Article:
Replace ‘192.168.1.55’ with the IP address of your server. You will be asked to enter the passphrase for your key. Once entered, you will be logged into your server.
Setting up SSH access without a password but with a passphrase key on Linux CentOS is a straightforward process that enhances the security of your server. By following the steps outlined in this guide, you can ensure secure, password-less access to your server, thereby reducing the risk of unauthorized access.
Remember, while this guide is written for CentOS, the same steps can be applied to other Linux distributions as well.
Always prioritize the security of your server to protect your data and maintain the integrity of your operations.
- ssh-keygen -t rsa – Generates a pair of rsa keys
- chmod 600 /root/.ssh/id_rsa.pub – Changes the permissions of the public key file
- mkdir .ssh – Creates a .ssh directory
- scp id_rsa.pub email@example.com:/root/.ssh/ – Transfers the public key from the client to the server
- cat id_rsa.pub >>authorized_keys – Converts the public key to an authorized key
- ssh firstname.lastname@example.org – Connects to the server via SSH
What is the purpose of using SSH keys instead of passwords?
SSH keys provide a more secure way of logging into a server with SSH than using a password alone. While a password can eventually be cracked with a brute force attack, SSH keys are nearly impossible to decipher by brute force alone. Generating a key pair provides you with two long strings of characters: a public and a private key. You can place the public key on any server, and then unlock it by connecting to it with a client that already has the private key. When the two match up, the system unlocks without the need for a password.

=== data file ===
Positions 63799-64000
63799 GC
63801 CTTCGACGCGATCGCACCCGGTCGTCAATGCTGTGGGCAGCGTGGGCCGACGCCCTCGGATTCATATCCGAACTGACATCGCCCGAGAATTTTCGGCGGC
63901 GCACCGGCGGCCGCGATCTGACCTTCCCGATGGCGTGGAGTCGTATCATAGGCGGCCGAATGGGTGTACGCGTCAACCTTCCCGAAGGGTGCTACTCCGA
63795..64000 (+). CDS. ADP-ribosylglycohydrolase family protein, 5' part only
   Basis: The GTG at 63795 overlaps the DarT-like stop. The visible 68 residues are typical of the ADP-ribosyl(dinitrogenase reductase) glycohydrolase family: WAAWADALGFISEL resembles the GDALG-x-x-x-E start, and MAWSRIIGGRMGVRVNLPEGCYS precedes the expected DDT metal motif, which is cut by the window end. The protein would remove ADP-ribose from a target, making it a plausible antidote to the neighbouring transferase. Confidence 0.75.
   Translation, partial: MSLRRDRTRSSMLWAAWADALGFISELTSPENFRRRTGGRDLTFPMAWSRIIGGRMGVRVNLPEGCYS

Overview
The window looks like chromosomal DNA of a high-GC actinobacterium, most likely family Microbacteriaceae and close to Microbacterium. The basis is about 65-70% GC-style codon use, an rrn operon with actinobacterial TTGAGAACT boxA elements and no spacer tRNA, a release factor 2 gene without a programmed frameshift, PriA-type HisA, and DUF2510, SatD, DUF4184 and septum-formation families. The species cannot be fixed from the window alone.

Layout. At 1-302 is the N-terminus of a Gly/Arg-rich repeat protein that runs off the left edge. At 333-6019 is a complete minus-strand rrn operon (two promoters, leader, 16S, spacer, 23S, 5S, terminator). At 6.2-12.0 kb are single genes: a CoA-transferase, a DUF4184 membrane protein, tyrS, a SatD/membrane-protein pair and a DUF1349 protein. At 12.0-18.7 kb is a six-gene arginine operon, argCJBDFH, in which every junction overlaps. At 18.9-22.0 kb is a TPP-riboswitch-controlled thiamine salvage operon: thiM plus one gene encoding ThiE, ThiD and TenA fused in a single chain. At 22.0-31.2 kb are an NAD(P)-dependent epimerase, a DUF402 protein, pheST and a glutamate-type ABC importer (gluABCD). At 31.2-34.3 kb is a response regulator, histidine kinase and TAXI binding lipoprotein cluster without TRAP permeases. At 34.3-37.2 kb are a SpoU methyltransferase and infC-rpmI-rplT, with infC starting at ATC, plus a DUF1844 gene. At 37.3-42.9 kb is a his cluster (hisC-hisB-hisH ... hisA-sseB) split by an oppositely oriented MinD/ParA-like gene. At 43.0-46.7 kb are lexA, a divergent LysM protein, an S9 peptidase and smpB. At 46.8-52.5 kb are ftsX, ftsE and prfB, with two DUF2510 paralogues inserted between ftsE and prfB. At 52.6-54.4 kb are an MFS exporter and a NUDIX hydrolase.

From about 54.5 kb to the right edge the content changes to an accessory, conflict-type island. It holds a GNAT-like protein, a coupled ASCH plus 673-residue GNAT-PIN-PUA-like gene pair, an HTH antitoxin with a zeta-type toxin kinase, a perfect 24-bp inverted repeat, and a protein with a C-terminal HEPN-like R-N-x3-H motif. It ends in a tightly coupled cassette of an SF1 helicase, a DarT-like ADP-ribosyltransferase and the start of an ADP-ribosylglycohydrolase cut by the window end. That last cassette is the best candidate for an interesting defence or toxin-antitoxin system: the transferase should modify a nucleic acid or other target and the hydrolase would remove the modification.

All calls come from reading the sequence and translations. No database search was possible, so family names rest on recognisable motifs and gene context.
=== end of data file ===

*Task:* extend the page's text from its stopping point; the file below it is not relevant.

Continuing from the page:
What is the role of the authorized_keys file in SSH authentication?
The authorized_keys file in SSH specifies which keys are authorized for public key authentication. The server checks this file in the user’s directory to determine whether to use public key authentication. The file contains one key per line, and each line represents a public key that is authorized to access the server. When a client connects to the server, the server checks thepublic key the client presents against the list of keys in the authorized_keys file. If a matching key is found, the client is granted access.
What is the difference between a passphrase and a password in SSH?
In the context of SSH, a password is a string of characters used to authenticate a user to a server, while a passphrase is a string of characters used to encrypt a private key. The passphrase is used to protect your private key from unauthorized use should the key be stolen or compromised. It is often longer than a password, providing an additional layer of security.
What is the purpose of the chmod command in the SSH setup process?
The chmod command is used to change the permissions of files or directories. In the SSH setup process, it is used to set the correct permissions for the public key file. The ‘600’ permission ensures that only the owner can read and write the file, which is important for maintaining the security of the key.
Why is it necessary to create a .ssh directory on the server?
The .ssh directory on the server is used to store the public keys of all the clients that are authorized to connect to the server. When a client attempts to connect to the server, the server checks the client’s public key against the keys stored in the .ssh directory. If a matching key is found, the client is granted access.